October 25, 2010
Harry & David Joins National Cage-Free Egg Movement
The Humane Society of the United States applauded Medford, Ore.-based Harry & David for joining the national cage-free egg movement. Effective this month, the company is switching more than 150,000 eggs in its bakery and prepared food products to cage-free and has pledged to use exclusively cage-free eggs by July 2011. This move will spare nearly 4,000 birds each year from being crammed inside tiny cages that provide each hen less space than a sheet of paper to spend her entire life.
"The Humane Society of the United States applauds Harry & David for improving the lives of thousands of hens each year with its cage-free egg commitment," said Kristie Middleton, corporate outreach manager for The HSUS' factory farming campaign. "By moving away from eggs from caged hens, Harry & David has taken an important stand against one of the most inhumane factory farming abuses."
Pete Kratz, executive vice president, operations for Harry & David, stated, "At Harry & David, we believe that creating a better world around us is simply the right thing to do, which is why we're proud to use cage-free eggs."
Across the country, a national movement away from using eggs from hens confined in cages has taken root: Otis Spunkmeyer and Sara Lee are switching millions of eggs in their products to cage-free; Burger King, Subway, Sonic, Wendy's, Arby’s, Denny's, Carl's Jr., Hardee's, Quiznos and Golden Corral are just some of the major restaurant chains that use cage-free eggs; Wal-Mart's and Costco's private brand eggs are exclusively cage-free; and Hellmann's mayonnaise announced plans to convert the 350 million eggs it uses in the U.S. to cage-free.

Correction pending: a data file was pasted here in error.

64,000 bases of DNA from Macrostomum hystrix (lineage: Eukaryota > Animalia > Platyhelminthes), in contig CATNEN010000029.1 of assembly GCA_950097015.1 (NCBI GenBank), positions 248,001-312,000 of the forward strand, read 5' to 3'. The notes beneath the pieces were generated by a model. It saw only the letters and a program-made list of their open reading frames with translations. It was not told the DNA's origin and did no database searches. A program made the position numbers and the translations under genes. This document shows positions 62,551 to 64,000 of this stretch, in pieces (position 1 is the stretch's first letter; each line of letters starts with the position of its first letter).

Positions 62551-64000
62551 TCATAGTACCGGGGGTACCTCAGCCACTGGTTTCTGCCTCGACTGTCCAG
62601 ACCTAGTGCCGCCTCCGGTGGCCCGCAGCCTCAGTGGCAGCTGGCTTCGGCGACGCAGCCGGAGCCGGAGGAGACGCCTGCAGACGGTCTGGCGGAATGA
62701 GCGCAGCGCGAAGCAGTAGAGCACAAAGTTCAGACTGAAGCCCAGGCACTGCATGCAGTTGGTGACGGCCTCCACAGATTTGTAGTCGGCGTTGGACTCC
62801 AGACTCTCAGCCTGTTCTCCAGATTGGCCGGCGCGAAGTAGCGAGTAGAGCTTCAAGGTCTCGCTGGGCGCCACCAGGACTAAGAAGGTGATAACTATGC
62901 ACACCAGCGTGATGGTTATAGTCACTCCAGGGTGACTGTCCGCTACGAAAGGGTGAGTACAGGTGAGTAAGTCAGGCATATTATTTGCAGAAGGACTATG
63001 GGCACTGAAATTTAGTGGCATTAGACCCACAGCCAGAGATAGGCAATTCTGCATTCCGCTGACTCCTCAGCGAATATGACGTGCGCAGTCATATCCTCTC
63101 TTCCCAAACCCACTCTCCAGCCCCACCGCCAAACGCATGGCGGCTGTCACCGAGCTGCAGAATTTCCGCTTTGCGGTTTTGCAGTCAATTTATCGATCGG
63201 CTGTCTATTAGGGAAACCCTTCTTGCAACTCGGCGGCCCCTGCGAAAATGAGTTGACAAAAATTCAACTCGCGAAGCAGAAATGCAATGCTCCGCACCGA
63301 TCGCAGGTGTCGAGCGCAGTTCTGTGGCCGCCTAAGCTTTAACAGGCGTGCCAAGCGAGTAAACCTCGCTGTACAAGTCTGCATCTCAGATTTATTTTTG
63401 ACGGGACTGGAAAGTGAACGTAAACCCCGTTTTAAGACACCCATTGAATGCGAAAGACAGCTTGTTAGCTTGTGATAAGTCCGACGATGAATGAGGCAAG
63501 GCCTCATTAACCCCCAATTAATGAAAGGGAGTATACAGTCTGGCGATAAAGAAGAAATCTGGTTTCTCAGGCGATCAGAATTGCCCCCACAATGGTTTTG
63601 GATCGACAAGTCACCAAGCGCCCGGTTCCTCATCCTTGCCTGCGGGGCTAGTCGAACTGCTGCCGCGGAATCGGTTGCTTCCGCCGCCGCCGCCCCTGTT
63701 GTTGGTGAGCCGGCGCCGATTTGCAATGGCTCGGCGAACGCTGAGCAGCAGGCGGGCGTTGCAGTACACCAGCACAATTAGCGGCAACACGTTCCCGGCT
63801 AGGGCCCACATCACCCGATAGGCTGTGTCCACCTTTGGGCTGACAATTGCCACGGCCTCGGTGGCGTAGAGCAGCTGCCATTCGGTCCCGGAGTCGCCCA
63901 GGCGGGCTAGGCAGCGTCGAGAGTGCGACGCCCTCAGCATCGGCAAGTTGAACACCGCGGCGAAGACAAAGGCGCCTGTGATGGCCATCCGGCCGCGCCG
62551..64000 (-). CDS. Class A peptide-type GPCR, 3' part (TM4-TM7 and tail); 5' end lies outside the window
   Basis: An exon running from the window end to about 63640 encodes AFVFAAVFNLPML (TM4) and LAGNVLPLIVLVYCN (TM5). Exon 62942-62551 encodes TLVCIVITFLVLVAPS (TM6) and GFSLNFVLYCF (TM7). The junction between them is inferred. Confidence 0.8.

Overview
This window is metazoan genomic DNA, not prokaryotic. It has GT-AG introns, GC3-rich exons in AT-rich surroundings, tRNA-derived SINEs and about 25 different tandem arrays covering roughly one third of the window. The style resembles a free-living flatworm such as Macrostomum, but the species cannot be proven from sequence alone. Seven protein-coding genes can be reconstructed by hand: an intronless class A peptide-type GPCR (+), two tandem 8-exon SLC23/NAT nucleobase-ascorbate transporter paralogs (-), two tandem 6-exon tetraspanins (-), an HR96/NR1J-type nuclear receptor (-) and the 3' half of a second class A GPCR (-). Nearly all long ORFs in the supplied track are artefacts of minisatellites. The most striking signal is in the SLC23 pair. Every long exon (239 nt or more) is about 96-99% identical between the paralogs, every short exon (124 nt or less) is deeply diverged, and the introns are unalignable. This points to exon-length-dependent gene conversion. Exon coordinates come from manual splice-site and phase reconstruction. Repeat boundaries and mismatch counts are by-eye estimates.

Michigan and California have passed laws to outlaw cage confinement of hens, and similar legislation is pending elsewhere. California recently enacted a law that requires all whole eggs sold statewide to be cage-free by 2015.
- U.S. factory farms confine about 280 million hens in cages so small, they can't even spread their wings. Extensive scientific research confirms this causes suffering.
- Cage-free hens generally have two to three times more space per bird than caged hens. Cage-free hens may not be able to go outside and, like caged hens, may have parts of their beaks cut off, but they can walk, spread their wings and lay their eggs in nests—all behaviors permanently denied to hens crammed into cages.
- Factory farming is a major social issue: A study by food industry consultancy, Technomic, ranked animal welfare as the third-most important social issue to restaurant patrons; an American Farm Bureau-funded report found that 89 percent of Americans believe that food companies that require their suppliers to treat farm animals better are doing the right thing; and a Citigroup report found that cruelty to animals presents a “headline risk” to restaurant companies.
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The Humane Society of the United States is the nation’s largest animal protection organization—backed by 11 million Americans, or one of every 28. For more than a half-century, The HSUS has been fighting for the protection of all animals through advocacy, education, and hands-on programs. Celebrating animals and confronting cruelty—on the web at humanesociety.org.